WARDSBORO Annual Plant Sale & Bake Sale: Sponsored by The Friends of the Wardsboro Library as a fundraiser. A large variety of hearty perennials, colorful annuals, shrubs, Gilfeather turnip seedlings, vegetables, and herbs are all reasonably priced. Vermont Extension Master Gardeners will be present to answer gardening questions. A one-day-only raffle of select garden related prizes is scheduled with winners announced at the close of the sale. The Friends are also sponsoring their annual "Best Raffle Ever" featuring a handmade VT-themed quilt hand crafted by Wardsboro resident Christy Foote-Smith. The quilt will be on display at the sale. The Wardsboro Library trustees will also hold their annual bake sale. 9 a.m. - 1 p.m. (rain or shine). Free admission and parking. Wardsboro Public Library, 170 Main St. Information: 802-896-3416,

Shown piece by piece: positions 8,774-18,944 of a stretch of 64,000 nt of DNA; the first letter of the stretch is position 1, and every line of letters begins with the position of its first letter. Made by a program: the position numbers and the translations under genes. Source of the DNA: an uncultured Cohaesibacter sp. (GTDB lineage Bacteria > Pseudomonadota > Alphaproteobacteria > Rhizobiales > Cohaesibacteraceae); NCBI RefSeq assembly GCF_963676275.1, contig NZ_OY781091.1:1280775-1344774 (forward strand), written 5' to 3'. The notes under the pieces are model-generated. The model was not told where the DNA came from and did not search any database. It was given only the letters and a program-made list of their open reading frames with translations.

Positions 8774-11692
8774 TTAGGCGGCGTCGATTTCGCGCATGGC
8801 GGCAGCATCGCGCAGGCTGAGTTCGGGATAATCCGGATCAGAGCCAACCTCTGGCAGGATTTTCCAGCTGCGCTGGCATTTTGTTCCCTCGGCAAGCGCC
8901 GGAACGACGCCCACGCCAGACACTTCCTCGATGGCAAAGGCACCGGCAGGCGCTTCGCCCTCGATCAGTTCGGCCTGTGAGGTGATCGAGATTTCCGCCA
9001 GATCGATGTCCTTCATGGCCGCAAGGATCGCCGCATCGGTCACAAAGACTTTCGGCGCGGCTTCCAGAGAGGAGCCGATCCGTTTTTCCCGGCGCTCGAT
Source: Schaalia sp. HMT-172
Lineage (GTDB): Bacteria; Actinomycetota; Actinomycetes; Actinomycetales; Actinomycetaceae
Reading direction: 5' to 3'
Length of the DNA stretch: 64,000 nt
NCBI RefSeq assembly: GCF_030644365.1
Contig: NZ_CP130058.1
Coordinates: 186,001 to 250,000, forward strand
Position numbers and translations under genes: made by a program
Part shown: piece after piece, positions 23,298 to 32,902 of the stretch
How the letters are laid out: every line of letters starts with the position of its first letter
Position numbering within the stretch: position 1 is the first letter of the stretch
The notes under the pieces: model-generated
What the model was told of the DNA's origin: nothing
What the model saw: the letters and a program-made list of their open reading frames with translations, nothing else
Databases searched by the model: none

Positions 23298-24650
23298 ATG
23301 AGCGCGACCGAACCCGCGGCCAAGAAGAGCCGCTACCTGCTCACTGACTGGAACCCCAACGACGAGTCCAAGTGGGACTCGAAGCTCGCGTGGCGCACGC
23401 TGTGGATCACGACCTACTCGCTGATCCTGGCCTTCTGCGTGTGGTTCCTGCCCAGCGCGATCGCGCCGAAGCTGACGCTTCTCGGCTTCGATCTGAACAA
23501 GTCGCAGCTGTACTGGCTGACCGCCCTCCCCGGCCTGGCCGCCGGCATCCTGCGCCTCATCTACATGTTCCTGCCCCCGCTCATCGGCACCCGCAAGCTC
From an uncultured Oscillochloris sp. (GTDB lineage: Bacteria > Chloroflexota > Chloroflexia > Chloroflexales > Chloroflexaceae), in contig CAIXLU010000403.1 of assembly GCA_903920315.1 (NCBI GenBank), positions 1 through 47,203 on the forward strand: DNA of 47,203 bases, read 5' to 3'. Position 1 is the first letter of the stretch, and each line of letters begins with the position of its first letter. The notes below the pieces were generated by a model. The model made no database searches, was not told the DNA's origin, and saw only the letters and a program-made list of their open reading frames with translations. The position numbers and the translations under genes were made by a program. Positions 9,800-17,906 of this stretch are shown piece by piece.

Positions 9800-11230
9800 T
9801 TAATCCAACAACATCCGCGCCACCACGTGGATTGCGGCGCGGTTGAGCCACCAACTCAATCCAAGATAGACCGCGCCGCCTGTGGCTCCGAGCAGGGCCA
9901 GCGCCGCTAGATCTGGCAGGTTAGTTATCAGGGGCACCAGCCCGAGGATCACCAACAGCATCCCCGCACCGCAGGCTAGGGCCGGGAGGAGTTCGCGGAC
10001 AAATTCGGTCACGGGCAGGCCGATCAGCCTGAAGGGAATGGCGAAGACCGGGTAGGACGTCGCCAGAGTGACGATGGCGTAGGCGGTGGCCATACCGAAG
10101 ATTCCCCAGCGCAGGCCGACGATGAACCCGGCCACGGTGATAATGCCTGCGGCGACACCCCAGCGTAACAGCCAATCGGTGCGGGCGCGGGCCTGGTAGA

ATHENS 2nd Annual Fundraiser Plant & Bake Sale : Plants include perennials, annuals, vegetable starts, and herbs plus a delectable assortment of home baked goods. All proceeds will help with on-going maintenance of the 1817 Meetinghouse. Co-sponsored by the Athens Historic Preservation Society and the Town Meetinghouse Committee. 10 a.m. - 1 p.m. Athens Brick Meeting House, Rte. 35. Information: 802-869-2141,

MARLBORO Hogback Spring Trail Cleanup - North Side of Rte. 9: Spring trail cleanup continues. We've got about three miles of trails to cover. We'll be trimming back side branches that are growing into the trail as well as clearing out fallen limbs and blowdowns from winter storms. Bring your own favorite tool or borrow one of ours. 9 a.m. - noonish. Meet in the big parking lot north side of Rte. 9 just west of the gift shop. Hogback Mountain Conservation Area. Information:

GUILFORD Memorial Day Weekend Pie Sale: In addition to homemade apple, strawberry rhubarb, raspberry, pecan, pumpkin and specialty pies, the church's famous baked beans and potato salad will be sold, a great addition to any holiday barbecue or picnic. All proceeds benefit the church, which actively supports over 15 local programs that serve the community including Hospice and Meals on Wheels. 9 a.m. - 1 p.m. Free. Guilford Community Church, Crnr Rte. 5 and Guilford Center Rd. Information: 802-257-2776.